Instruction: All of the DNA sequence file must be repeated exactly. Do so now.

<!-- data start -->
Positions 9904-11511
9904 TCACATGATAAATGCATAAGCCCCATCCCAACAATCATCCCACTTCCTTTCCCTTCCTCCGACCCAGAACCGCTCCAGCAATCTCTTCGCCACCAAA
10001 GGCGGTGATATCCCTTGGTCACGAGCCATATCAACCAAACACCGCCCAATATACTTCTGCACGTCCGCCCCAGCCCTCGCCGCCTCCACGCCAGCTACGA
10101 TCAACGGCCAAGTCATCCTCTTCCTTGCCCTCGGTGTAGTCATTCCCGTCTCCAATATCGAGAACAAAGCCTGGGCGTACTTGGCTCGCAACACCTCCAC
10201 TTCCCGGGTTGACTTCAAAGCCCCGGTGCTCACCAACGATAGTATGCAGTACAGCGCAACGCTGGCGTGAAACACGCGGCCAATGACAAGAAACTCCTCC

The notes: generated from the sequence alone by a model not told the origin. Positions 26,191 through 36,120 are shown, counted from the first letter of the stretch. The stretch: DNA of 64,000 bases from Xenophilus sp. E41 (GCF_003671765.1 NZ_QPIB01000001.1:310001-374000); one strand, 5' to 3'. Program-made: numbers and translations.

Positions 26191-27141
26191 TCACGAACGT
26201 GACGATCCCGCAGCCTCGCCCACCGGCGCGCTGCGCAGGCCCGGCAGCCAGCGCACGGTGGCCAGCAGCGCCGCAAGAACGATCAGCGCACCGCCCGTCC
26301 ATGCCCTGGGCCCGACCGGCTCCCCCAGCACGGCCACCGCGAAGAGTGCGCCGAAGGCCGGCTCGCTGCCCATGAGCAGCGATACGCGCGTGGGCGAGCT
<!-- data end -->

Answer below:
Positions 9904-11511
9904 TCACATGATAAATGCATAAGCCCCATCCCAACAATCATCCCACTTCCTTTCCCTTCCTCCGACCCAGAACCGCTCCAGCAATCTCTTCGCCACCAAA
10001 GGCGGTGATATCCCTTGGTCACGAGCCATATCAACCAAACACCGCCCAATATACTTCTGCACGTCCGCCCCAGCCCTCGCCGCCTCCACGCCAGCTACGA
10101 TCAACGGCCAAGTCATCCTCTTCCTTGCCCTCGGTGTAGTCATTCCCGTCTCCAATATCGAGAACAAAGCCTGGGCGTACTTGGCTCGCAACACCTCCAC
10201 TTCCCGGGTTGACTTCAAAGCCCCGGTGCTCACCAACGATAGTATGCAGTACAGCGCAACGCTGGCGTGAAACACGCGGCCAATGACAAGAAACTCCTCC

The notes: generated from the sequence alone by a model not told the origin. Positions 26,191 through 36,120 are shown, counted from the first letter of the stretch. The stretch: DNA of 64,000 bases from Xenophilus sp. E41 (GCF_003671765.1 NZ_QPIB01000001.1:310001-374000); one strand, 5' to 3'. Program-made: numbers and translations.

Positions 26191-27141
26191 TCACGAACGT
26201 GACGATCCCGCAGCCTCGCCCACCGGCGCGCTGCGCAGGCCCGGCAGCCAGCGCACGGTGGCCAGCAGCGCCGCAAGAACGATCAGCGCACCGCCCGTCC
26301 ATGCCCTGGGCCCGACCGGCTCCCCCAGCACGGCCACCGCGAAGAGTGCGCCGAAGGCCGGCTCGCTGCCCATGAGCAGCGATACGCGCGTGGGCGAGCT